The reputation marketing field has evolved from the marriage of the fields reputation management and brand marketing, and involves a brand's reputation being vetted online in real-time by consumers leaving online reviews and citing experiences on social networking sites. With the popularity of social media in the new millennium reputation, vetting has turned from word-of-mouth to the digital platform, forcing businesses to take active measures to stay competitive and profitable.

A study done by Neilsen in 2012 suggests that 70% of consumers trust online reviews (15% more than in 2008), second only to personal recommendations. This gives credibility to the social proof theory; most famously studied by Muzafer Sherif, and highlighted as one of the six principles of persuasion by Robert Cialdini. The increasing number of review websites such as Yelp and ConsumerAffairs attracted the attention of Harvard Business School which conducted a study of online reviews and their effects on restaurants. The study finds that a one-star increase in Yelp rating leads to a 5–7% increase in restaurant revenue having a major impact on local restaurants and a lesser impact on big chains A similar study conducted at UC Berkeley reports that a half-star improvement on a five star rating could make it 30-49% more likely that a restaurant will sell out its evening seats.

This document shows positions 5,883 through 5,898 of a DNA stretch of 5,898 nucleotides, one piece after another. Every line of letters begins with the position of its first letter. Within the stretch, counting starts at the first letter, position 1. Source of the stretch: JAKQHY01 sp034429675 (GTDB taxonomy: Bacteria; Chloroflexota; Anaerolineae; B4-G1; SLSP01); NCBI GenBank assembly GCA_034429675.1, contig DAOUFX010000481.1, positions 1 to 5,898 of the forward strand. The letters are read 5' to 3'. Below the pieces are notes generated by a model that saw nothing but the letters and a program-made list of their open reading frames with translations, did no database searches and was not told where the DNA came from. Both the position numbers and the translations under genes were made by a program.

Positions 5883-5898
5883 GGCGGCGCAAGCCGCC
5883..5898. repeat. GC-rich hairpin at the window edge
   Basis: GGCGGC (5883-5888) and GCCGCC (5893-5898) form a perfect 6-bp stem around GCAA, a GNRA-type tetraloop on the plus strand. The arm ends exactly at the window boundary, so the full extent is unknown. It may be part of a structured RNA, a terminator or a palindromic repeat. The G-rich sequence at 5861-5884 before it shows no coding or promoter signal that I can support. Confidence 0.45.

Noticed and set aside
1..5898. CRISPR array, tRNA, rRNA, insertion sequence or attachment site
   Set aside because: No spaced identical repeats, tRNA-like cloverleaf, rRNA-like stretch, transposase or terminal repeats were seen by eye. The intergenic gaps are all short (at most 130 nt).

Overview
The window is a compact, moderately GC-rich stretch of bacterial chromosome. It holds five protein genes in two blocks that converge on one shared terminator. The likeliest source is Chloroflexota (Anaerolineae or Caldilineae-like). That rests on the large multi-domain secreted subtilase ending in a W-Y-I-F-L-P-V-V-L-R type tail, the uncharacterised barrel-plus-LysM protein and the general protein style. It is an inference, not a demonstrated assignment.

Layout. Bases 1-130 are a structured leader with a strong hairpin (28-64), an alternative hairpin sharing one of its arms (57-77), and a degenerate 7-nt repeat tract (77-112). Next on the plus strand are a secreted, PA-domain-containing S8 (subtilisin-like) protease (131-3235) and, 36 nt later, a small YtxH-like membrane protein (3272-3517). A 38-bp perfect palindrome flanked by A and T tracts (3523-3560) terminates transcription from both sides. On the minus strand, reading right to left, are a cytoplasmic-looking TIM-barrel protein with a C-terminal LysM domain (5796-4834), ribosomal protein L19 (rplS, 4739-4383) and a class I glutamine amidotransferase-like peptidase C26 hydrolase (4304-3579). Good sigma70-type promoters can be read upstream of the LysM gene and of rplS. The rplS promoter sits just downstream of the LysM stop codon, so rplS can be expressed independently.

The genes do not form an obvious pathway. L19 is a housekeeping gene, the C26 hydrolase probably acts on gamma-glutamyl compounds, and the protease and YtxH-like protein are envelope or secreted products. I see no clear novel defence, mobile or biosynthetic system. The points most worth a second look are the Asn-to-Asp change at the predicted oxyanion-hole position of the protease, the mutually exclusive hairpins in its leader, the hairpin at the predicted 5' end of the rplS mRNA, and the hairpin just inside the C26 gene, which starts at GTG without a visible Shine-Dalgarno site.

Reputation marketing is often associated with reputation management and is seen as a means of handling negative reviews. However, reputation marketing differs in that it also seeks to manage positive feedback as a way to attract new customers. Reputation marketing is not a new strategy. The Better Business Bureau has been around since 1912 and is one of the most notable and well-known consumer review organizations. With the surplus of social media review sites available to the average consumer, businesses are forced to closely monitor their reputations and find new and creative ways to use social media to stay competitive in today's economy.

Online reviews have a tremendous influence on consumers' purchases since they can read evaluations and opinions of the items they are considering. Amazon was the first company to invite consumers to post reviews on the internet and many others have since done the same. The average customer finds social media more trustworthy than brand-generated marketing making social media more effective than television commercials, advertising signs, and internet banners at drawing potential consumers; however, reviews by people the consumer does not know are only 2% as effective.

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